The event—the launch of the EAT-Lancet Commission on Food, Planet, Health in Geneva, Switzerland on 28 March—still went ahead, sponsored by the government of Norway.

WHO dropped its planned sponsorship after Gian Lorenzo Cornado, Italy’s ambassador and permanent representative of Italy to the international organizations in Geneva, questioned the scientific basis for the diet which is focused on promoting predominantly plant based foods, and excluding foods deemed unhealthy, including meat and other animal based foods. . . 

Welfare the nub of mobile processing – Alastair Dowie:

Animal welfare and reduced stress is the core belief behind the development of a new mobile livestock processing system by Victorian-based company Provenir.

Provenir chief executive and co-founder Chris Balazs said the system introduced a unique, on-farm processing solution that provided the highest animal welfare by eliminating the need for live animal transport prior to processing.

Mr Balazs, a farmer, said the mobile processing unit (MPU) system was created to improve animal welfare and advance sustainable farming practices. . . 

 


Rural round-up

09/03/2019

MP says Landcorp is ‘out of touch’ – Sally Rae:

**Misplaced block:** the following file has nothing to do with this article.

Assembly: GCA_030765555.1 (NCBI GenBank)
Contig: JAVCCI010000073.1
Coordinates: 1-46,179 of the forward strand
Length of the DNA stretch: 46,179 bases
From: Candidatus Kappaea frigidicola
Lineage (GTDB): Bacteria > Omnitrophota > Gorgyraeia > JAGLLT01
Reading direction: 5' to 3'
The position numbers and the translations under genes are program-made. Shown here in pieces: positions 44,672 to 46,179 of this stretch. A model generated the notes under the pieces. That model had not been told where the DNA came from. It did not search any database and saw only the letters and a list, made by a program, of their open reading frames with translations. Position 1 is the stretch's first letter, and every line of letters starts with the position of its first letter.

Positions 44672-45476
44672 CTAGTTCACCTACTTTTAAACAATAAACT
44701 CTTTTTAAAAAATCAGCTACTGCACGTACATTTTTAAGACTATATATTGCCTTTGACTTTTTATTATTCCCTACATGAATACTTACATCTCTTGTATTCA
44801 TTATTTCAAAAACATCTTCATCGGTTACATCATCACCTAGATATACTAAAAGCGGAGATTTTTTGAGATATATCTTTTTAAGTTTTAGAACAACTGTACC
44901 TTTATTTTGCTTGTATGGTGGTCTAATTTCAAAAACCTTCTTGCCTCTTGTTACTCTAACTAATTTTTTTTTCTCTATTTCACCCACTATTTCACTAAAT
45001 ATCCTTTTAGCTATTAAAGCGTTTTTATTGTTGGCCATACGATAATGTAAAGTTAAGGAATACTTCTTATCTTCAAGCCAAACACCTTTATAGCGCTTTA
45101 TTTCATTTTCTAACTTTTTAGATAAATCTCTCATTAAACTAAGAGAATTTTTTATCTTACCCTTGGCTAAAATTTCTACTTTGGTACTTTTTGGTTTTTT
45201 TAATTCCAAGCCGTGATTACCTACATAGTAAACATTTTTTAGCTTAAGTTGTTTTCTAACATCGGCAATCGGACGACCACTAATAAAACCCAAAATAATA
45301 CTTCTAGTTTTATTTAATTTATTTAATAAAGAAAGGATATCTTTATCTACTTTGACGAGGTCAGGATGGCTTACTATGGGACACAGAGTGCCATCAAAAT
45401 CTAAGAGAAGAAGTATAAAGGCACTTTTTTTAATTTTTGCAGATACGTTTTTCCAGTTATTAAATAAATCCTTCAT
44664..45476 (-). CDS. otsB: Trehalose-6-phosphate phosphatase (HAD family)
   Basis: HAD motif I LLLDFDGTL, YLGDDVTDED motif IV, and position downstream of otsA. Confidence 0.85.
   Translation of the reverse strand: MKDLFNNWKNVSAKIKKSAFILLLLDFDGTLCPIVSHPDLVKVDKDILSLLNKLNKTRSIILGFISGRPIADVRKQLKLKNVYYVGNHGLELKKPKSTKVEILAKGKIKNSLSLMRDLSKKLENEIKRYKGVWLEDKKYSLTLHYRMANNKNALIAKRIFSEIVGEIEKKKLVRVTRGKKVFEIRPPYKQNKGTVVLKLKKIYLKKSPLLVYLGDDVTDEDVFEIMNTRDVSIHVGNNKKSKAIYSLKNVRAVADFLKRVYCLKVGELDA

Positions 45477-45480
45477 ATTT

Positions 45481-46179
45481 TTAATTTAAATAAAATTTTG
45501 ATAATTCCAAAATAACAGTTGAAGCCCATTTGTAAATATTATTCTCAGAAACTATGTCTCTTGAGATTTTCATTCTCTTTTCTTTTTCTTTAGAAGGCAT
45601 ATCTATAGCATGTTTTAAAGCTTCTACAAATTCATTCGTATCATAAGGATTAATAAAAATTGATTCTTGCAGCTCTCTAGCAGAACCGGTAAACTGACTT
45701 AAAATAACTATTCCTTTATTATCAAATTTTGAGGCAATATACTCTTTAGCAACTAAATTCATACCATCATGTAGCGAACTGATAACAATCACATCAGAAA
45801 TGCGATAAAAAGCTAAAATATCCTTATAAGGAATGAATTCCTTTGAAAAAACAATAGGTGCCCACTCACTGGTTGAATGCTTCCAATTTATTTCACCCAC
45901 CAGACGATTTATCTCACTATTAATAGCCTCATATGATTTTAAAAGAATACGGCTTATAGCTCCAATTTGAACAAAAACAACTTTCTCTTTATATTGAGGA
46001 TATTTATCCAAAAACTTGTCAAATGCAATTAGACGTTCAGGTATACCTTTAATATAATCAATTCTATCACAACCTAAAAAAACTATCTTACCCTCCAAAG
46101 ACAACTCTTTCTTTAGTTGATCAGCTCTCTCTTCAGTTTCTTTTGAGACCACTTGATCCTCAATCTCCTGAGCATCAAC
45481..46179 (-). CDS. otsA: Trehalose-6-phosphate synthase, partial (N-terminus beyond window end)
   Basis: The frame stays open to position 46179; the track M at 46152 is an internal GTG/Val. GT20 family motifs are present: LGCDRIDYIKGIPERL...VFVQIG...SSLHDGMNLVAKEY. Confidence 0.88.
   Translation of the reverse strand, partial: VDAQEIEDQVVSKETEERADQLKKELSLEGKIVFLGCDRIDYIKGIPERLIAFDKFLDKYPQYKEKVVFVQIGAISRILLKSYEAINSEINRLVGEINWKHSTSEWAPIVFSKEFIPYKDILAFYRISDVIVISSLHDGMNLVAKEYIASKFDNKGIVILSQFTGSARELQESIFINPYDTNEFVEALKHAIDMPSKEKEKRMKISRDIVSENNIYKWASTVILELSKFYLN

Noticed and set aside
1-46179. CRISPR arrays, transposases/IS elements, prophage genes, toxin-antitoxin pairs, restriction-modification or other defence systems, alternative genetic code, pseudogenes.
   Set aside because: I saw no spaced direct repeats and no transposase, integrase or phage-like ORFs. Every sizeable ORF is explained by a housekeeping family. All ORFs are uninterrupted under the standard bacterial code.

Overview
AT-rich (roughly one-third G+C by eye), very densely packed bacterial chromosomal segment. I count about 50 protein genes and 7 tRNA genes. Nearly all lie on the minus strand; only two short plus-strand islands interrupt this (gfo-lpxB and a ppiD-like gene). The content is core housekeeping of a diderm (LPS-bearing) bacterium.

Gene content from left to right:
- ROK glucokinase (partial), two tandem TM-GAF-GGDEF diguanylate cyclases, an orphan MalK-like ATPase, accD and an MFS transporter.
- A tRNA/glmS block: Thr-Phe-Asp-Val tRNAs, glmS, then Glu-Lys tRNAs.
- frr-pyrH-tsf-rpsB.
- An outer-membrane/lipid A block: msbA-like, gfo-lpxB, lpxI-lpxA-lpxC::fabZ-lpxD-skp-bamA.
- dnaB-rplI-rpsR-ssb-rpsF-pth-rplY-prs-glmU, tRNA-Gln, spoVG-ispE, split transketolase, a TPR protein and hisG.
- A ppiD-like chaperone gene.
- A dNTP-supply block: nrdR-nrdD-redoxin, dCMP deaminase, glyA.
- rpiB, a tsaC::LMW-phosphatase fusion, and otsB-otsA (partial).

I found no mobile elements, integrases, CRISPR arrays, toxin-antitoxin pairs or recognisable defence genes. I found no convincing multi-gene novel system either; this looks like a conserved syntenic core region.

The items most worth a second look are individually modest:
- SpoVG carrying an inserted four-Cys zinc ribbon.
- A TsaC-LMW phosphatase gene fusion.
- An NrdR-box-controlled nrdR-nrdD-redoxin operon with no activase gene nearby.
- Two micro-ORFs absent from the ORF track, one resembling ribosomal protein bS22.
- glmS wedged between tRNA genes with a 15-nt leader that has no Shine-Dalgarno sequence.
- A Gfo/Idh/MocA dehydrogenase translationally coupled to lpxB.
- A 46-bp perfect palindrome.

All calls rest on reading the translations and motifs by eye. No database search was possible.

Hamish Walker Hamish Walker Landcorp has rejected a suggestion by Clutha-Southland MP Hamish Walker that it is “out of touch” with farmers.

Mr Walker contacted the Otago Daily Times after yesterday’s primary production select committee meeting which he described as a “fiery one”.

But Landcorp spokesman Simon King said the company did not agree with Mr Walker’s categorisation of the exchanges “which from our perspective were, for the most part, well mannered” . . 

Lean tools boost performance – Richard Rennie:

Increasing costs, lack of time, poor performance and farmers’ inability to step out of the business prompted a self-help book to give farmers simple tools and concepts to address these issues.

Manawatu management consultant and dairy farmer Jana Hocken has taken some of the principals often used in big multi-nationals and put them into a New Zealand dairying context in her new book, The Lean Dairy Farm.

Hocken’s book is based on the concept of lean, aiming to achieve continuous improvement of things in farmers’ control. . . 

Entries open for inaugural NZ Primary Industries Awards:

Across New Zealand’s agri-sector, it has long been recognised that we need to tell our primary producers’ story better and to celebrate our innovators.  That’s what the new Primary Industries Awards are all about.

“The awards, which will be presented at the inaugural Primary Industries Summit at Te Papa in Wellington on July 1, are a great chance to increase awareness of the vital role the primary sector plays in the economy,” Federated Farmers President Katie Milne says.

“We want to identify and reward the most successful and innovative primary sector operators, and by promoting those role models we’ll stimulate greater involvement and interest in the primary sector from graduates, investors, politicians and the media.” . . 

Barking drones used on farms instead of sheep dogs – Maja Burry: